The police were called to children's homes in England and Wales almost 23,000 times in 2018 leading a penal reform charity to raise concerns over children in care being criminalised.
Some children's homes called police as many as 200 times a year and there were almost 23,000 call outs in total from all the children's homes in England and Wales. Almost half the calls to police from children’s homes in 2018 were in response to children going missing.
Frances Crook, Chief Executive of the Howard League for Penal Reform, said: “A child living in residential care has more often than not experienced a range of problems early in life, from acute family stress to abuse and neglect. These children need nurture and support, not repeated contact with the police and criminalisation.
The Howard League for Penal Reform sent Freedom of Information Act requests to all police forces in England and Wales, asking for data for call-outs from children’s homes. while some homes do not call the police at all, others pick up the phone again and again.
Derbyshire, South Yorkshire, Humberside, Suffolk and Northumbria police forces were all called out more than 200 times to children's homes. Most forces reported having been called out more than 100 times by individual homes.
Some children were going missing because they are being criminally exploited, such as drug running through county lines. Others will be criminalised as a result of having gone missing, perhaps trying to get home, for related incidents such as stealing to survive.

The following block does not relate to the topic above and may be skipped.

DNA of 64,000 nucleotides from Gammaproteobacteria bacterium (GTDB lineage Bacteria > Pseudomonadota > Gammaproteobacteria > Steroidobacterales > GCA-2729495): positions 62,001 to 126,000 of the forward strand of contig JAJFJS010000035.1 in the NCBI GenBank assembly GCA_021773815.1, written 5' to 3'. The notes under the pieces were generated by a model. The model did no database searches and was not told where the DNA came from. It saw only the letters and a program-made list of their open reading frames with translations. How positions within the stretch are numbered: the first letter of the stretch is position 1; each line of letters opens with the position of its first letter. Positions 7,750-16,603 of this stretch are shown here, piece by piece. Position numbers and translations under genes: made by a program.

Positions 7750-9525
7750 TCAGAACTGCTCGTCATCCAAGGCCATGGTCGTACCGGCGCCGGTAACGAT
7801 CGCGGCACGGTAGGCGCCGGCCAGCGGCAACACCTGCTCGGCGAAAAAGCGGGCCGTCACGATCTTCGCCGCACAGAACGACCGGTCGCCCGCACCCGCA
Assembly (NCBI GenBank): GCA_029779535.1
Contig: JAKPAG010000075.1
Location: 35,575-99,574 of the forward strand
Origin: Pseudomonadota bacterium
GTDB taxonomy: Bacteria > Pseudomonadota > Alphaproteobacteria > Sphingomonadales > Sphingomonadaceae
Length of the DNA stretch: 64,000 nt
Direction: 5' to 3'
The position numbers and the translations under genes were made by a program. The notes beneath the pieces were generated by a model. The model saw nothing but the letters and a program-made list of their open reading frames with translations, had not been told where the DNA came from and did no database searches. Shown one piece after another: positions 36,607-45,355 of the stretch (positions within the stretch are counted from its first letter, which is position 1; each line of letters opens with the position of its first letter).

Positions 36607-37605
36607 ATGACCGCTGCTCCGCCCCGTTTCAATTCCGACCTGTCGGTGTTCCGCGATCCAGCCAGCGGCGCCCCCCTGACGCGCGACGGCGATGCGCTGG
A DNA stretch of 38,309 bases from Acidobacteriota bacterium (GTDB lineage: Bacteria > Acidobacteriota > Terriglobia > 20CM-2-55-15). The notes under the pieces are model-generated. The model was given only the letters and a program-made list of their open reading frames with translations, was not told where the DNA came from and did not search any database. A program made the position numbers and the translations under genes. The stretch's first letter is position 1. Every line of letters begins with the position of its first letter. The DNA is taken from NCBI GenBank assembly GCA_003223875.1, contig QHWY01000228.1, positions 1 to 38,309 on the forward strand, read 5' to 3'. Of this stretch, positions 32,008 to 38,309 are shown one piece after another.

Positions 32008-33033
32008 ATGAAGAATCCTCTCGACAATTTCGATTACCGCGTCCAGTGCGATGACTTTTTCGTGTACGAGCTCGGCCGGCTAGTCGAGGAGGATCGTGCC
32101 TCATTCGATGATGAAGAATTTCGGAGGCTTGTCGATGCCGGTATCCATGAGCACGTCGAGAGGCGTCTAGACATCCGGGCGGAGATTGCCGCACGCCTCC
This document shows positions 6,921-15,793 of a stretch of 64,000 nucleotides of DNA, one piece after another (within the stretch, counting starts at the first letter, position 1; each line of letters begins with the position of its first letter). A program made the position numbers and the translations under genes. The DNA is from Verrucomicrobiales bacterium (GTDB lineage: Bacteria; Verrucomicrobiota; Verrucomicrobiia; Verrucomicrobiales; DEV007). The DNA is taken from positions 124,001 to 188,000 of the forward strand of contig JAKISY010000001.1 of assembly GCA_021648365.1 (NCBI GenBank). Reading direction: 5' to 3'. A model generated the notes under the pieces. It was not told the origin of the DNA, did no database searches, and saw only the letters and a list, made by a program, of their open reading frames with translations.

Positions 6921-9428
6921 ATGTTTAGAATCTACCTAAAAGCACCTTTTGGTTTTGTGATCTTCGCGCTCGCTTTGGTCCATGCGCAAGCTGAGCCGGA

A Freedom of Information request submitted to the Department for Education by the Howard League revealed that 77 per cent of children who had been formally criminalised while living in a children’s home between April 2017 and March 2018 had gone missing from placement at some point during the course of the year.
Furthermore, the Department for Education currently only collects criminalisation data for children who have been looked after continuously for the last 12 months. This means that there are a large number of children who have been looked after for shorter periods – 26,680 during the year 2017-18 – for whom levels of criminalisation are unknown.
The briefing suggests that, although some children’s homes are calling the police excessively, efforts to reduce criminalisation are now having an impact - an issue the charity has been campaigning for. The proportion of children formally criminalised while in residential care was reduced from 15 per cent to 10 per cent between 2014 and 2018 which, the charity says, is a "step in the right direction".
However, the briefing raises concerns about the potential criminalisation of children living in semi-independent homes that are not subject to the Children’s Homes Regulations and are not regulated by Ofsted. More than 2,000 children were living in this type of accommodation at the end of March 2018.
Frances Crook added: “Our research shows that some children’s homes are picking up the phone again and again over matters that would never involve the police if they happened in a family home.
“While the figures we publish today show there is some way to go before the police and children’s homes properly understand the scale of the problem, official figures from the Department for Education suggest the efforts of the Howard League and others are now having an impact. We need to see everyone build on this, with more action to stop children in residential care having their lives blighted with a criminal record," she concluded.
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